NELSONVILLE, Ohio — Three decades after the building it once graced changed hands, a plaque honoring a USDA Forest Service employee has been given to the daughters of the man it honored.
During a ceremony June 20 at the Wayne National Forest headquarters, the forest service gifted the bronze plaque to Vicky Norman and Sandra Carnahan of Columbus, Ohio.
Both are daughters of the late Edgar Hollis Norman, who was born in Nelsonville, in Athens County.
He was employed by the forest service in the 1960s, as a work leader at the former Vesuvius Job Corps Conservation Center, located on the Ironton Ranger District.
The plaque is believed to have been displayed at the center’s gymnasium in memory of Norman, who died March 20, 1967.
It is thought that the plaque was removed from that location after the forest service transferred the property to new owners in 1987.
The plaque states that Norman was vitally interested in natural resources, along with our country’s welfare and the nation’s youth. He served in the U.S. Army during World War II.
Records indicate the Job Corps workers constructed the amphitheater near the former Interpretive Center located in the Lake Vesuvius Recreation Area.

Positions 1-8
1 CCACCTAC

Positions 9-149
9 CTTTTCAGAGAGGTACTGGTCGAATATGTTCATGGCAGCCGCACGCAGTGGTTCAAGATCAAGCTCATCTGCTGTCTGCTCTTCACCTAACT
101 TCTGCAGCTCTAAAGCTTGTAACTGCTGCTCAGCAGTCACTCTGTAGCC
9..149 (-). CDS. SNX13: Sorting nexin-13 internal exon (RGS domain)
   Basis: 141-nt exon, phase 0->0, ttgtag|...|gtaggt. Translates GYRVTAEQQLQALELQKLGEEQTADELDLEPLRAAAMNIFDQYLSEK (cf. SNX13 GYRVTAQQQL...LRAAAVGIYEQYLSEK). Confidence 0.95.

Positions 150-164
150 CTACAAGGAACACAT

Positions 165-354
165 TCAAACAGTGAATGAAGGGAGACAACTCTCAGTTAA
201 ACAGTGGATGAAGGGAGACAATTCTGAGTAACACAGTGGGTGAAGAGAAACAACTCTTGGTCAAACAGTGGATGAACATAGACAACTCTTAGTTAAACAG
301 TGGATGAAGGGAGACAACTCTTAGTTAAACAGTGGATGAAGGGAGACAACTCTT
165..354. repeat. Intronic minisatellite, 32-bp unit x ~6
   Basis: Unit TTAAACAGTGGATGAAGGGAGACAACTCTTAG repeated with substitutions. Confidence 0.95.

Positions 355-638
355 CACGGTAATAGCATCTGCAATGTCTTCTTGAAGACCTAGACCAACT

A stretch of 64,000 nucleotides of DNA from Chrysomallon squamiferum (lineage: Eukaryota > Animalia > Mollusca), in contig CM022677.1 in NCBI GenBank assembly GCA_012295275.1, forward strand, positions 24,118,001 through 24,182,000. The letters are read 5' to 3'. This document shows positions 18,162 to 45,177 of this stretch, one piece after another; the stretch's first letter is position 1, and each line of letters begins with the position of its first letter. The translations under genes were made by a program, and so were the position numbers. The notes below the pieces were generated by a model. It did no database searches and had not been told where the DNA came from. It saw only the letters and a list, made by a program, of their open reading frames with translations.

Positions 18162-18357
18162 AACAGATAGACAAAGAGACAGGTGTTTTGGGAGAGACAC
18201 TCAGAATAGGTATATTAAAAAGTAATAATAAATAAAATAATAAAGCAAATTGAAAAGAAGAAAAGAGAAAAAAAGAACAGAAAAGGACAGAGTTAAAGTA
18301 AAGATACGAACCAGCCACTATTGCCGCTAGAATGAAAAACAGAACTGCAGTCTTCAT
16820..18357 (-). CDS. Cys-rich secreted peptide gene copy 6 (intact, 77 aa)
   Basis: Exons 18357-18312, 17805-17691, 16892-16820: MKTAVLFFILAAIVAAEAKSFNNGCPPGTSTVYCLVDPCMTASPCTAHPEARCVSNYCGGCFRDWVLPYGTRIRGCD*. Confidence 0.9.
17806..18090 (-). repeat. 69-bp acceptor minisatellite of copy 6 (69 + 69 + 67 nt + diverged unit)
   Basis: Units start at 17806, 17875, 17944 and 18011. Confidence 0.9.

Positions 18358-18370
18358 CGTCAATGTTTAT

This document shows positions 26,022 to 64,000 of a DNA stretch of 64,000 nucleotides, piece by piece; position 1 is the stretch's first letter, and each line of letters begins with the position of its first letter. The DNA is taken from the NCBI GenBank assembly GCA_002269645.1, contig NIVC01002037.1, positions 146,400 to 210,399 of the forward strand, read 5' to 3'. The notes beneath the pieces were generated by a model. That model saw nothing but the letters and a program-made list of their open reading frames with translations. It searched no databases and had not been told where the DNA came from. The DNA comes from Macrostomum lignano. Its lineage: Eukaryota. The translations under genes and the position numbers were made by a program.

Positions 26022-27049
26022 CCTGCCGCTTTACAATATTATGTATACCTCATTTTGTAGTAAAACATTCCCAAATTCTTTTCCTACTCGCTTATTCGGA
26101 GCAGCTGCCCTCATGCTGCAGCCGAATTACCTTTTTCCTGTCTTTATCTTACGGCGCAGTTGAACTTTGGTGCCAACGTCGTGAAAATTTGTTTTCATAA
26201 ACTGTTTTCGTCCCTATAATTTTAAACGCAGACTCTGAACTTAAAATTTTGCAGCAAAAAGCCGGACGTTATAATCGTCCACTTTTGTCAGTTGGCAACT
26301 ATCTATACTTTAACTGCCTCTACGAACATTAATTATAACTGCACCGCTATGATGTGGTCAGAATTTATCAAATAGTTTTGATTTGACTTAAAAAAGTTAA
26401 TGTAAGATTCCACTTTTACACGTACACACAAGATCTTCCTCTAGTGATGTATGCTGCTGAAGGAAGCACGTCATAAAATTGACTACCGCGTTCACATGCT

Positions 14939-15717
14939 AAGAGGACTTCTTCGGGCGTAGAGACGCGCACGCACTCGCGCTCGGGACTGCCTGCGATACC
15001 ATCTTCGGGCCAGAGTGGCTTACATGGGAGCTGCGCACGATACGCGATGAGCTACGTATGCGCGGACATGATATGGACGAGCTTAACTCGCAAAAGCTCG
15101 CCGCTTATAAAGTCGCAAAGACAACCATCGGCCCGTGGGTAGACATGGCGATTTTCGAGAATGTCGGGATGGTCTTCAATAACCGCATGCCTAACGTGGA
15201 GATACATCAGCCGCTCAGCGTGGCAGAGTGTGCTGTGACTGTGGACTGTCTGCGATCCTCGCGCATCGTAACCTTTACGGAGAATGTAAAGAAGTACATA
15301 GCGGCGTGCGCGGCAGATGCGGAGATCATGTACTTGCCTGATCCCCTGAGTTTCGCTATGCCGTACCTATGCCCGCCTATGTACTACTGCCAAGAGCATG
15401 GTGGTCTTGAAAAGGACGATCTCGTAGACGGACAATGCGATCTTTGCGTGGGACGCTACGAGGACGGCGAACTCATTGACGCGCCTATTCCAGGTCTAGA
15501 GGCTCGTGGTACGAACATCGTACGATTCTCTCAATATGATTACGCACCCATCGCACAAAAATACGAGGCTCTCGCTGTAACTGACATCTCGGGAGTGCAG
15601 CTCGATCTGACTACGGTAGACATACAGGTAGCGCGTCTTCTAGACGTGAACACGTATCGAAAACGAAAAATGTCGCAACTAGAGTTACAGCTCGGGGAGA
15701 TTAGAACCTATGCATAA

They also built the Big Bend Beach area, and reconstructed much of the trail system on the Ironton Ranger District.
If it had not been for the persistence of Forest Service Fire Engine Captain Camden Bumpus, the plaque may have never been found and reunited with Norman’s family.
“I found the plaque last October in one of our warehouses. It weighs about 50-pounds and measures 18 inches wide by 27-inches tall,” said Bumpus.
“To help locate the family, I sifted through genealogical records at libraries in Ironton, Ohio and Ashland, Kentucky. I even sought help from a detective. With something of this size and nature, we felt it was appropriate to return it to the family.”
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